In a game truly befitting their franchise for the last 10 years, the Cleveland Browns found themselves on the wrong end of yet another gut-wrenching defeat on Sunday, this time losing 10-6 to the Indianapolis Colts at Cleveland Browns Stadium.
Only the Browns could hold one of the greatest offenses in the NFL history to less than 220 yards and still find a way to lose. But that’s what the Browns did, as once again the offense was predictable and ineffective and failed to score a touchdown for the second straight week.
Remarkably, you actually have to go all the way back to the opening play of the fourth quarter versus the Bills on Nov. 17 for the last time the Browns reached the end zone, when Jerome Harrison sprinted 72 yards for the score. Since that play, the Browns have entered the red zone eight times and have managed just five field goals.
Sadly, Browns fans may soon be yearning for this type of offensive ineptitude.
With Brady Quinn and Derek Anderson now both lost for the season, the Browns may not score another touchdown until 2009. With all due to respect to Ken Dorsey (he’s yet to complete a pass since joining the Browns in 2006), it doesn’t look good for the Browns and their so-called “offense.”
Oh, and did I mention that the Browns close the season with games that include trips to 11-1 Tennessee, 6-5-1 Philadelphia, and 9-3 Pittsburgh, all of whom boast some of the most aggressive and suffocating defenses in the NFL?
The Browns are headed for their eighth sub-.500 season since returning to the league in 1999, and this season ranks among the most disappointing in franchise history. From top to bottom, there is no doubt that the organization is in serious need of a significant makeover. But the Browns’ front office, coaching staff, and 53-man roster aren’t the only ones that need a serious, widespread change in personnel and attitude.
The Browns’ 2008 performance has been horribly inconsistent. But if Browns fans want consistency, they should start by looking in the mirror.
This thought occurred to me yesterday as a chorus of sarcastic cheers echoed around me in the stadium as Derek Anderson writhed in pain after being sacked and tearing his MCL.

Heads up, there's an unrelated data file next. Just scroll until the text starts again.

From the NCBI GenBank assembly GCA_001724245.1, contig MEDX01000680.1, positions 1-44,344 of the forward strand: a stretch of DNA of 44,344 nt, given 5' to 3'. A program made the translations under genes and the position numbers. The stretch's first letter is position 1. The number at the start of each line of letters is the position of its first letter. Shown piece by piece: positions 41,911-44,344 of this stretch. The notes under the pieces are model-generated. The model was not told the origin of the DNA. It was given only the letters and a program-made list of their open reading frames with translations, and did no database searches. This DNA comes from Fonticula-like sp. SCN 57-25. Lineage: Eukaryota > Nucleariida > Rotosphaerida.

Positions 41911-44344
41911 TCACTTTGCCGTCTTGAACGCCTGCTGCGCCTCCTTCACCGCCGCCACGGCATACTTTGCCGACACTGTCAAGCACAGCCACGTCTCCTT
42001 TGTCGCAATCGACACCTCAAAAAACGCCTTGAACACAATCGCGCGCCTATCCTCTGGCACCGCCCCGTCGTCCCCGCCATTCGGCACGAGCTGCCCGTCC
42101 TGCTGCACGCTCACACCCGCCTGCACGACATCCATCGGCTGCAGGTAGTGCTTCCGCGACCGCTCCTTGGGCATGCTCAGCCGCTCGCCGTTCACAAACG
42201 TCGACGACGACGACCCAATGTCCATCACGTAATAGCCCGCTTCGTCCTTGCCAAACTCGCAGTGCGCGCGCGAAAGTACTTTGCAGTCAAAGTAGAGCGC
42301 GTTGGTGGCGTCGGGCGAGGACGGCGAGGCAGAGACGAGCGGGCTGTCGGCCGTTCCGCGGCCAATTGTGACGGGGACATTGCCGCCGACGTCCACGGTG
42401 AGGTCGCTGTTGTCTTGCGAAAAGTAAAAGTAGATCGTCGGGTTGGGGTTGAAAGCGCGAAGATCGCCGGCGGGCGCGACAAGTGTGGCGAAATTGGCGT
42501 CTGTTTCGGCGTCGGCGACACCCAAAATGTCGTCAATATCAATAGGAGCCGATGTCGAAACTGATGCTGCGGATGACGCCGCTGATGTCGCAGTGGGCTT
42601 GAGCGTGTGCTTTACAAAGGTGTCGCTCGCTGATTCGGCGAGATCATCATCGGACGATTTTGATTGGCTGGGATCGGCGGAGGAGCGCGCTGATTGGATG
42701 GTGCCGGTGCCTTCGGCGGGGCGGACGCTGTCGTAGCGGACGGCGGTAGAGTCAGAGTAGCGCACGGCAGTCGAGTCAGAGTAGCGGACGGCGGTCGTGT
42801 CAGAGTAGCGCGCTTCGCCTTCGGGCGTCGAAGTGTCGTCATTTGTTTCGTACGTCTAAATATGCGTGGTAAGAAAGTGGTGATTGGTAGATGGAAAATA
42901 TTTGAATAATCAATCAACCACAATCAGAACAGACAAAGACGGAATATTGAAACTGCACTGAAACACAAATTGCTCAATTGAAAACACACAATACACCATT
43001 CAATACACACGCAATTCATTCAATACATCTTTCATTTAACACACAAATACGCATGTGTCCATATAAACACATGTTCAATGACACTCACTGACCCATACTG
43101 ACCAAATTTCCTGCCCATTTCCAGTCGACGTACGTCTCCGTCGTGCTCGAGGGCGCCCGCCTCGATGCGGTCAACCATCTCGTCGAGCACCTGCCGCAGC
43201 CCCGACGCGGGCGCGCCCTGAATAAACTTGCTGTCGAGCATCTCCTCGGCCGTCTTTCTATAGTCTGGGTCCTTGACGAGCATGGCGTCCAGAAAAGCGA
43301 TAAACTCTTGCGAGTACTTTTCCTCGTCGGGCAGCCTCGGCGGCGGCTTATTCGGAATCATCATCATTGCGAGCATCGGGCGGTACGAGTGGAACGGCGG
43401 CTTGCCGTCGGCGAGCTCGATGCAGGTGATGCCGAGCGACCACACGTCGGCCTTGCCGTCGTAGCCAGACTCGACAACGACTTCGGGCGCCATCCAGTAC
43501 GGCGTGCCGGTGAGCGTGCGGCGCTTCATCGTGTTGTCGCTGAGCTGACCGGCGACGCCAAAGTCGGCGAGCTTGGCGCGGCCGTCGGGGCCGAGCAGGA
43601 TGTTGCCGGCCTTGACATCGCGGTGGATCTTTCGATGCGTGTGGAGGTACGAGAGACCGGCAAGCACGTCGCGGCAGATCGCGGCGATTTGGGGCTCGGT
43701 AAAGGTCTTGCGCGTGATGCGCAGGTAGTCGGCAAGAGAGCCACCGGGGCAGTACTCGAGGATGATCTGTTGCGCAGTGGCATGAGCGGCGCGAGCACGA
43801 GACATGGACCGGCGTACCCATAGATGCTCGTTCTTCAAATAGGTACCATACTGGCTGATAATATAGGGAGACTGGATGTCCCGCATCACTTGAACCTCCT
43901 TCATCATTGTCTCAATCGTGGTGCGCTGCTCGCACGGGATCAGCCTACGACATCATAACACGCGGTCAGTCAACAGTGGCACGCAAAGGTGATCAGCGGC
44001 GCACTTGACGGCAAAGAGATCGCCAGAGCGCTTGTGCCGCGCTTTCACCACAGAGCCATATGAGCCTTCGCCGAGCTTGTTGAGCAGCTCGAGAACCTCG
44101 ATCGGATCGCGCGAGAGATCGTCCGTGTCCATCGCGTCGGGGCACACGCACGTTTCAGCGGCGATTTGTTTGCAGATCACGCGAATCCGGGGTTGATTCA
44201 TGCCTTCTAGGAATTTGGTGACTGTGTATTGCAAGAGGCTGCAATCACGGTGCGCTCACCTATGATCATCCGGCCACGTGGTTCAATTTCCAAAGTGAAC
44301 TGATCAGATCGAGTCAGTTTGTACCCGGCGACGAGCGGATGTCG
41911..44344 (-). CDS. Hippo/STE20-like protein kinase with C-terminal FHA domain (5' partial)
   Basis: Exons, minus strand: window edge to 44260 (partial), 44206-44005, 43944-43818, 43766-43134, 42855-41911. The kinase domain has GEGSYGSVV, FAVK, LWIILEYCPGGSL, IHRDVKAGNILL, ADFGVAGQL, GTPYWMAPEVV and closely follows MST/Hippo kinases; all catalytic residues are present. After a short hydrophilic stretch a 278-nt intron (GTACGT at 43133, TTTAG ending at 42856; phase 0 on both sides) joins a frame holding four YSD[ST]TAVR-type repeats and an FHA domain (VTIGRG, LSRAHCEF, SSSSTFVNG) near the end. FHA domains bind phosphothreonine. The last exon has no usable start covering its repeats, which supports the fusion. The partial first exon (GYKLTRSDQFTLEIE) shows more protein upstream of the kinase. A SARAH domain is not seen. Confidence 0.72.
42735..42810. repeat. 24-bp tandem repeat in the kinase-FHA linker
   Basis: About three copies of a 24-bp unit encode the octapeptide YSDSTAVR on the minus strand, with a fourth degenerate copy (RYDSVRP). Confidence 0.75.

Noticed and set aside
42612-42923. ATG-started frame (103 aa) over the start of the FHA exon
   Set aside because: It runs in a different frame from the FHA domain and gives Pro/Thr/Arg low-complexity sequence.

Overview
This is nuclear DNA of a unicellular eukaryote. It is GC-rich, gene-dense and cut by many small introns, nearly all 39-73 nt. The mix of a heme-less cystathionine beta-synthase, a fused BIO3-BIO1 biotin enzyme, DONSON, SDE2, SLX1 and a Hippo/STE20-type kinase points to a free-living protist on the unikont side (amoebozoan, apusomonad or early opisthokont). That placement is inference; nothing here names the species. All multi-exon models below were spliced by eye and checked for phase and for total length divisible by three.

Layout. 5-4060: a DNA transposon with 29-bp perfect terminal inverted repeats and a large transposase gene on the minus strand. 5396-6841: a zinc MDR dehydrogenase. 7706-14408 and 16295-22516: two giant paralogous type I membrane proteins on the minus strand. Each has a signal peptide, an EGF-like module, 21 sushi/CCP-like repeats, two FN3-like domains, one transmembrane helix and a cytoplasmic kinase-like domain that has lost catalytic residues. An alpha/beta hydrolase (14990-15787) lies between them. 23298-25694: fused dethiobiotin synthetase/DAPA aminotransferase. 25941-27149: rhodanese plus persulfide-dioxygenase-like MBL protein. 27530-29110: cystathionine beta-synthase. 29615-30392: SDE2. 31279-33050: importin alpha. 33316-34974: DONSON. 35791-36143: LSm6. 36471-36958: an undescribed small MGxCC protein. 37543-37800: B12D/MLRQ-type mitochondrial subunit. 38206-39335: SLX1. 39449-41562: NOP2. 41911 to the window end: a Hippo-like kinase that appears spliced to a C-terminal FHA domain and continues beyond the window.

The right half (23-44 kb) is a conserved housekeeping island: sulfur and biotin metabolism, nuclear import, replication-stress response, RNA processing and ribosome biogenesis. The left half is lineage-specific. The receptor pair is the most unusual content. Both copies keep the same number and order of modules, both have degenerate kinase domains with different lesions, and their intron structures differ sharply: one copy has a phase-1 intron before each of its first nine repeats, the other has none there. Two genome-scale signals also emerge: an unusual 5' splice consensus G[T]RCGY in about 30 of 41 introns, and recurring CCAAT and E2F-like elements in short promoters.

To these alleged “fans”: Are you kidding me?
I have always been proud to be a Browns fan. I live in Pittsburgh but have never been embarrassed to support my team in the heart of Steelers Country, even though the Steelers have dominated the Browns for what seems like forever. While the Browns have had their struggles and disappointments, I love—and will always love—the franchise for its history and tradition and the passion of Browns fans across the world.
But with each passing game, it seems like this passion has turned into ignorance and a lack of class and knowledge that really is embarrassing.
Everyone criticized the Browns’ problems with staph infections and turned it into an explanation as to why so-called “big name” free agents don’t come to Cleveland. That might be part of it, but how can we ignore this disgusting fan behavior?
What’s even more outrageous is the fact that this isn’t the first time this has happened! Just ask Tim Couch.
Read or listen to some players’ post-game comments. The cheering of Anderson’s injury did not go unnoticed, and players around the league will also become aware of this. Given that, why would players want to come to Cleveland and be treated in such a despicable way? Or why would the ones that are here now want to stay?
Or what about Phil Savage’s magic f-bomb in an e-mail to a fan? While some people I know didn’t seem to have a problem with it, others took the opportunity to criticize the Browns GM for displaying a lack of class and dignity. But go to a Browns game at the Stadium or to a bar where the game is on, and you’ll think that curse words are a natural part of the football lingo.
I’ll be the first to admit I’ve been known to drop an f-bomb from time to time. Watching the Browns probably makes priests and rabbis swear too. So what’s with the double standard?
Of course, the quarterback situation in and of itself has been a double standard from the get-go. Derek Anderson was loudly booed practically every time he threw an incompletion against the Colts.
Hell, he was even booed when he completed passes if they weren’t long enough for fans’ liking. And of course, the fans went ballistic when the Browns had to settle for field goals after all those trips inside the red zone.
But I didn’t hear too much booing or very many complaints when Brady Quinn did pretty much the same thing against Buffalo and Houston. It’s not like Quinn was lighting it up with downfield passes, nor did he display any special ability to get the Browns in the end zone.
But if you’re The Golden Boy and the Anointed Savior of the Franchise, I guess you get a free pass.
Look, I’m not saying fans shouldn’t boo. Usually the team deserves it, especially with the way they’ve played this year. But to pick-and-choose who gets booed and who doesn’t, when just about everyone is deserving of it, is ridiculous.
It’s really easy for fans to criticize the organization when they don’t have anyone criticizing them for their shortcomings, isn’t it?
Hey, I’ve been a Browns fan my whole life. I’ve got a cute little picture of me in an old Hutch Browns helmet just like the one we always have to see of Brady Quinn. And I’ve been suffering with Browns fans everywhere for a long, long time. I know we all want to see a winner so bad it hurts.
But if Browns “fans” are the type of people who cheer their own players’ injuries and perpetuate double standards, call me something else.